A new creative, high-tech sensibility is challenging the ad industry Malaysia is a country in transition-a multiracial community where Islam is the state religion but where secular society takes its social cues from Hollywood and MTV.
Not yet 50, Malaysia is on the fast track. Rapid economic growth has produced a generation of well-educated, affluent consumers.
So forget past images of rubber plantations and smiling palm oil suppliers. Malaysia is now developing a high-tech sensibility.
Digital satellite broadcasting debuted last fall: 22 TV channels and eight radio stations from the All-Asian Satellite Television and Radio Co. (Astro), a government-supported service whose reach extends from India to Taiwan.
And Astro thinks big. It aims to position Malaysia as the broadcasting and information center for Southeast Asia. Plans include delivering a wide range of interactive services, including home banking, home shopping, stock-exchange information and Internet access. ASTRO’s home is a “multimedia super corridor” zone south of Malaysia’s capital, Kuala Lumpur, which is planning to become a regional center for developing leading-edge multimedia and information technologies.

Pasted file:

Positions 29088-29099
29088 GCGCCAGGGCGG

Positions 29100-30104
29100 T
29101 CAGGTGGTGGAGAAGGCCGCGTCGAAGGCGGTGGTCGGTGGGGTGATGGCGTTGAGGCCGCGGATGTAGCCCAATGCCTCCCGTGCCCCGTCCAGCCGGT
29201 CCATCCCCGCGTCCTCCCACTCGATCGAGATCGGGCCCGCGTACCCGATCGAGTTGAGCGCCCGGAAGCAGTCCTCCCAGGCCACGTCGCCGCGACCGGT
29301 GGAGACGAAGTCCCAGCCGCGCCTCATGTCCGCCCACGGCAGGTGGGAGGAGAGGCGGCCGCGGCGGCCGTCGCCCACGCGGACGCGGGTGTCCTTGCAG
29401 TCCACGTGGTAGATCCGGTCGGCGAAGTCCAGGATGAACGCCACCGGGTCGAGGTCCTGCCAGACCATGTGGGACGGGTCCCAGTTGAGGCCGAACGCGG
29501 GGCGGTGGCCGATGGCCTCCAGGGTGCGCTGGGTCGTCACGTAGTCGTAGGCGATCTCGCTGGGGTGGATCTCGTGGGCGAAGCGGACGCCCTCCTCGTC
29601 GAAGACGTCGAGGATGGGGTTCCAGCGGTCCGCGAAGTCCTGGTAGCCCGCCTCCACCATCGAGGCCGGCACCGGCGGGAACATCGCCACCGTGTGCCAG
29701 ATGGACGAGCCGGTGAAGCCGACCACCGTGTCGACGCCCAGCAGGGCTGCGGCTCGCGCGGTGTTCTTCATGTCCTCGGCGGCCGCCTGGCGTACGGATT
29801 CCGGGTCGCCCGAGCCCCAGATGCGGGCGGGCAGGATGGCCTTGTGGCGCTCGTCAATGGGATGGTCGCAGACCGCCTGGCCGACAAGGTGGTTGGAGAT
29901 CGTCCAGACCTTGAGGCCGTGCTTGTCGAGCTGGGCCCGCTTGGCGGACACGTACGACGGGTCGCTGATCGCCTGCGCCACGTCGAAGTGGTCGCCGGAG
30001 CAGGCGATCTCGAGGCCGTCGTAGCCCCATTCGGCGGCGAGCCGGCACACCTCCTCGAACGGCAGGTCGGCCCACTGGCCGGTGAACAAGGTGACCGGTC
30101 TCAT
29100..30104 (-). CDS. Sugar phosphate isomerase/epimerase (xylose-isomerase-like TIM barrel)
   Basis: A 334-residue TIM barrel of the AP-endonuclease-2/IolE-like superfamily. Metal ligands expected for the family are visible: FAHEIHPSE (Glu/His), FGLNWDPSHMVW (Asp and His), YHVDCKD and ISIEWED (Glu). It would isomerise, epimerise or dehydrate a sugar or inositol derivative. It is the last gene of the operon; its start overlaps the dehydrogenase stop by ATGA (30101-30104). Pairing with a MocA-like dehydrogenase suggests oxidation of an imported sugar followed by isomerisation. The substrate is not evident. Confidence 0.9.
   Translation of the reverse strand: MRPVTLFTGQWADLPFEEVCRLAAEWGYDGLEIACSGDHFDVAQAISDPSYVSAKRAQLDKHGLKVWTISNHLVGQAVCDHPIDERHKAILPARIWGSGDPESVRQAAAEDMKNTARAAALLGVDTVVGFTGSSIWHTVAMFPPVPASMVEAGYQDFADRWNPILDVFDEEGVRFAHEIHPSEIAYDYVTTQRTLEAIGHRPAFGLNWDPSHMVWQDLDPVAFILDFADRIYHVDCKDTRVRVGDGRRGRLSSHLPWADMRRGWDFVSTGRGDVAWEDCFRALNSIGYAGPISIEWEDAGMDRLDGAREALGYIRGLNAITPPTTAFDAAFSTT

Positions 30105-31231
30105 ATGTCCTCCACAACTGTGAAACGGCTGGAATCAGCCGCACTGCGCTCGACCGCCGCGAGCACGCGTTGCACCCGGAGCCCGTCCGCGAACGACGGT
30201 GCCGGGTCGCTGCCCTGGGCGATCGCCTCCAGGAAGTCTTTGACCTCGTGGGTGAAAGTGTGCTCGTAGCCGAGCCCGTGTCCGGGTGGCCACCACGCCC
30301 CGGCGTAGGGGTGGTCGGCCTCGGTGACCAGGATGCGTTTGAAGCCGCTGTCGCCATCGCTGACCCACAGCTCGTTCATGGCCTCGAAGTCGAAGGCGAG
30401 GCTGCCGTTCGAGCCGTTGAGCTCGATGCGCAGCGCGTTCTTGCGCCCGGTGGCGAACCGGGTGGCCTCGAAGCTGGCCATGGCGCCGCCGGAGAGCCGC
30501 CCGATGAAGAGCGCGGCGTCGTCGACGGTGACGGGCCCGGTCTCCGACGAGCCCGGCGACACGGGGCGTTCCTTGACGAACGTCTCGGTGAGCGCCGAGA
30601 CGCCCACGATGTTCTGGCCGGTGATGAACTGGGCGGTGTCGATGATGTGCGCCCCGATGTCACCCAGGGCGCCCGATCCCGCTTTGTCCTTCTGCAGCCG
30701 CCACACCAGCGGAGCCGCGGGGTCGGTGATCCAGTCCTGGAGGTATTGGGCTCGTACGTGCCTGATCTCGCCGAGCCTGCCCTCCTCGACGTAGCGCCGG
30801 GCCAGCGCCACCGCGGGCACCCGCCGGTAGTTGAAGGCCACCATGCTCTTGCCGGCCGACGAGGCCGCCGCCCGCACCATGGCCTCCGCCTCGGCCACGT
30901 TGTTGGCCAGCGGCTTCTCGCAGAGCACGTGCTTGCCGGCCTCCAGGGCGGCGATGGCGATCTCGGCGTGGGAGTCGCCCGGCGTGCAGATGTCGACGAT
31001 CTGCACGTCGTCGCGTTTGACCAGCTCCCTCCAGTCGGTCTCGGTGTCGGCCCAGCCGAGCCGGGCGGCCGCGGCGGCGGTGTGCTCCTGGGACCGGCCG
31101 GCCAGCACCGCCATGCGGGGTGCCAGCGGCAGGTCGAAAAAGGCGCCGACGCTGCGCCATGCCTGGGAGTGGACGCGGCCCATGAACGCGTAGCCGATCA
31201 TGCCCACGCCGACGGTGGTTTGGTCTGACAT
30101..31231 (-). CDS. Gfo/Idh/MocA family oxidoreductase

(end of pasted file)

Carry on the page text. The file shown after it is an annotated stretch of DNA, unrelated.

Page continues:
What accounts for this media boom? Part of the inspiration comes from a work ethic and management style adapted from the Japanese. Investments from companies such as Sony and Matsushita have helped Malaysia expand its economic capabilities.
All this gives the phrase “Made in Malaysia” a new meaning. The leisurely, subtropical way of life is passƒ; this is the Silicon Valley of tomorrow-with a catch.